Before beginning, a brief warning: Above & Beyond, the nom de plume for producers Jonathan Grant, Paavo Siljamäki, and Tony McGuinness, makes airy trance. And no, this isn't the kind of borderline-trance Kompakt techno that hipsters like. This is the kind of sickly-sweet trance that makes hipsters grit their teeth.
Somebody must like them. Above & Beyond's full-length debut, Tri-State, was widely hailed in the dance music press as one of the best albums of 2006. They also broke into DJ magazine's authoritative "Top 100 DJs" list last year, placing at number nine. Their company, Anjunabeats, issues popular compilations (such as its self-titled one), and www.allmusic.com wrote that Anjuna "is one of the most exciting and inspiring labels dedicated to trance, almost single-handedly resuscitating the genre's flagging reputation and fortunes."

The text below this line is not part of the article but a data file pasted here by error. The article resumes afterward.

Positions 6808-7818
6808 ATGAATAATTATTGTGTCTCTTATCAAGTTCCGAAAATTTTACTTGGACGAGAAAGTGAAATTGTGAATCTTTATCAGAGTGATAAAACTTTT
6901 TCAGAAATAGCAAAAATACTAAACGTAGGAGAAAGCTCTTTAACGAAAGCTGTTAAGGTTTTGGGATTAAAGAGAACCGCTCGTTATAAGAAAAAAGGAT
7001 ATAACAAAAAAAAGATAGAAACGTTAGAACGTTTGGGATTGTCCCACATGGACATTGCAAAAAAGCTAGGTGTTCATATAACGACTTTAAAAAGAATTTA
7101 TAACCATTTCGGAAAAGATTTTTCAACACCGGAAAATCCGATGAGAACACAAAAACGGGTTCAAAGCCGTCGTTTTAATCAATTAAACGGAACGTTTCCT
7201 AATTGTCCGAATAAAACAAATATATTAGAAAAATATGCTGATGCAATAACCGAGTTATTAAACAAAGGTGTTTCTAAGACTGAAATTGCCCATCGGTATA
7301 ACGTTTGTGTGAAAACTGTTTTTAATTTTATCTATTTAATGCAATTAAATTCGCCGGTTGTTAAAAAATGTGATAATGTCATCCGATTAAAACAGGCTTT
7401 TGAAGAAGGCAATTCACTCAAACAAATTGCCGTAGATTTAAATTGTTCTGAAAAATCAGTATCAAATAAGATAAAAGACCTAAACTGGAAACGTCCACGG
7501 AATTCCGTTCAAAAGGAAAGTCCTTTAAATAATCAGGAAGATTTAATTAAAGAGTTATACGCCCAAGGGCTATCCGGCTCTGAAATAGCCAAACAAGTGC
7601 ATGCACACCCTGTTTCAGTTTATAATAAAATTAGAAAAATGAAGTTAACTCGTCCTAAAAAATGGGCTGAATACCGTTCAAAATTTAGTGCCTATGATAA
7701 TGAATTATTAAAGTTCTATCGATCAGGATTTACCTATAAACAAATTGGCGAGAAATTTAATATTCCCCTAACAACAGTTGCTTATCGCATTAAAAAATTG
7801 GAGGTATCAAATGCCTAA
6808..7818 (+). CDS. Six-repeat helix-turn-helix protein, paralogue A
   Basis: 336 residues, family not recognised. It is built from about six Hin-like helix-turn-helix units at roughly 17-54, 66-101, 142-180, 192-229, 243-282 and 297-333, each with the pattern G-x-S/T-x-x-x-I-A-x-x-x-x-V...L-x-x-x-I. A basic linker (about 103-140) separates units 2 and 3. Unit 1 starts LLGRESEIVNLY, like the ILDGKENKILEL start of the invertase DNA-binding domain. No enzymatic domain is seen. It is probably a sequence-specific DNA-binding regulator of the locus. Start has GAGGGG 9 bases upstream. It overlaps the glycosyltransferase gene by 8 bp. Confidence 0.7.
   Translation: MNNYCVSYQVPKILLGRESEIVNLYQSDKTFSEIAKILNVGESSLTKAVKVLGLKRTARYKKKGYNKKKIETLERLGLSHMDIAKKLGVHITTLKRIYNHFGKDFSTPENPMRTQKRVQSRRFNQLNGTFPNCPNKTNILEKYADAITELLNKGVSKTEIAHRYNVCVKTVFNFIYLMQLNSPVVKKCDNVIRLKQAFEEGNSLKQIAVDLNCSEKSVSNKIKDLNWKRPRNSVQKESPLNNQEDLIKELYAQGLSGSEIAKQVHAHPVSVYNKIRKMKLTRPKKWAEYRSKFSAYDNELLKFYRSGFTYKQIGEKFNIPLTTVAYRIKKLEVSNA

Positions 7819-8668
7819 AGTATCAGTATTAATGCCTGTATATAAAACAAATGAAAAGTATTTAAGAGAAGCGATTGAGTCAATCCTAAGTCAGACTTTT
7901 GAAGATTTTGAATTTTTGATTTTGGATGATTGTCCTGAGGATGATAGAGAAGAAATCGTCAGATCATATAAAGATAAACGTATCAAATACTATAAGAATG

The London-based Above & Beyond first shot to prominence with a winning remix of Madonna's single "What It Feels Like for a Girl" in 2001. That song, with its angelic, orchestral keyboard arrangements and melodic movements, was a template for the trio's ensuing productions.
On Tri-State, Above & Beyond opens with the wondrously beatless title track; it could easily play on adult contemporary and New Age radio. Other vocally driven cuts such as "Alone Tonight" with Richard Bedford and "Can't Sleep" with Ashley Tomberlin emphasize the disc's dreamlike qualities. The trio elevates each lament "Slipping sideways, silver stars collide/And fade away just like our love that died" sings Bedford on "Alone Tonight" into a Greek tragedy.
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If some jaded listeners may find it difficult to take Tri-State seriously, others may find themselves unexpectedly open to its charms. Some of the songs, particularly "Stealing Time," are undeniably beautiful and heartfelt, and Above & Beyond seems to expose raw emotions with each track. It can prove irresistible, even if you're dancing to their songs in a nightclub instead of a corn field.